Off the cut with Laura Sayers

Part of a series of works considering pattern, shape and negative space, paper artist Laura Sayers uses the material remnants of her work to create new compositions, highlighting how interest can be found even within discarded materials. The colourful paper scraps are arranged in a regimental format, the delicate forms contrasting the stark white negative space which allows the viewer to contemplate what the missing spaces went onto become.

Why did you put yourself forward for the open call?

To be able to exhibit during this tumultuous year felt like a real novelty, and I loved that Paulin were putting something together despite all the restrictions. The brief excited me and resonated with me personally as someone whose unique process plays such a big part in what I make. I’ve always been fascinated by the level of detail and care that goes into the watches that Paulin make, which are both traits that I try to uphold in my job as a paper artist, so the setting of the Stockbridge shop seemed like a perfect fit for my piece.


Tell me about this particular piece.

This piece is one from my ‘Offcut Series’, which takes what’s left behind from my day to day work as a paper artist, creating new compositions which explore pattern, shape and negative space. The variety of colourful paper scraps are neatly arranged in a regimental format, presenting these abstract shapes as the remnants of my highly detailed process, showing that interest can be found even in the discarded materials. The delicate shapes and forms show where the maker’s hand has been and leave the viewer to decide for themselves what the missing spaces went on to become.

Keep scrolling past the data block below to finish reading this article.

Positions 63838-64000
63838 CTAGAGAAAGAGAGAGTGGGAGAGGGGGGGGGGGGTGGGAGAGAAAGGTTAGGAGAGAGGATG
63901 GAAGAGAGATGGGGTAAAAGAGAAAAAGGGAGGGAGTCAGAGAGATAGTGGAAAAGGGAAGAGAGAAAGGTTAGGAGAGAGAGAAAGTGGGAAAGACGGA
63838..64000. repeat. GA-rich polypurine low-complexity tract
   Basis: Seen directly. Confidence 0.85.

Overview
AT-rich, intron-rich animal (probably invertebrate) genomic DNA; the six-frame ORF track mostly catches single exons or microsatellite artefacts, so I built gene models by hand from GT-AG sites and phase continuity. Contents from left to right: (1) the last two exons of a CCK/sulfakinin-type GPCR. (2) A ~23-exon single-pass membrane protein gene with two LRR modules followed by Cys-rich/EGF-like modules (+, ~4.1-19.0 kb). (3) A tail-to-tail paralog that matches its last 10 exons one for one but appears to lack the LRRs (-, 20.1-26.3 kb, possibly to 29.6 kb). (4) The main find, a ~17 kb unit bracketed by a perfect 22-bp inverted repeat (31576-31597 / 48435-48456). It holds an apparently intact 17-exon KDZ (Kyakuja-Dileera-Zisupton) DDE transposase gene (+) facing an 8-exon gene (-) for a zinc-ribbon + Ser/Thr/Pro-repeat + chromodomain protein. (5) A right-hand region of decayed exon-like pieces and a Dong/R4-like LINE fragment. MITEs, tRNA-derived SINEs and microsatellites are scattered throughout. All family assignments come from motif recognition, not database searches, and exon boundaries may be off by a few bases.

Is this the kind of work you usually do?

I’ve been holding onto the scraps from my more commercial paper cut illustrations for years now, and for a long time I made patterns like this one in a small A5 sketchbook. It’s only in the last couple of years that I’ve started seeing them as pieces in their own right, and I like to think that they go hand in hand with the rest of the work in my portfolio as pieces like this explore the same colours and have the same curiosity for interesting shapes.


How do you connect to Paulin as a member of the Scottish creative community?

I’ve been a fan and a customer for a while and I’m always happy to show people my Commuter watch and ramble on about the numbers! When I moved to Glasgow, visiting the Paulin shop was one of the first moments I realised that it was a city where a lot of good design and craft was happening, and one that I would end up focusing solely on my own practice in.

To see this piece from the Offcut Series, head on over to our Edinburgh store!

You can find Laura Sayers on Instagram at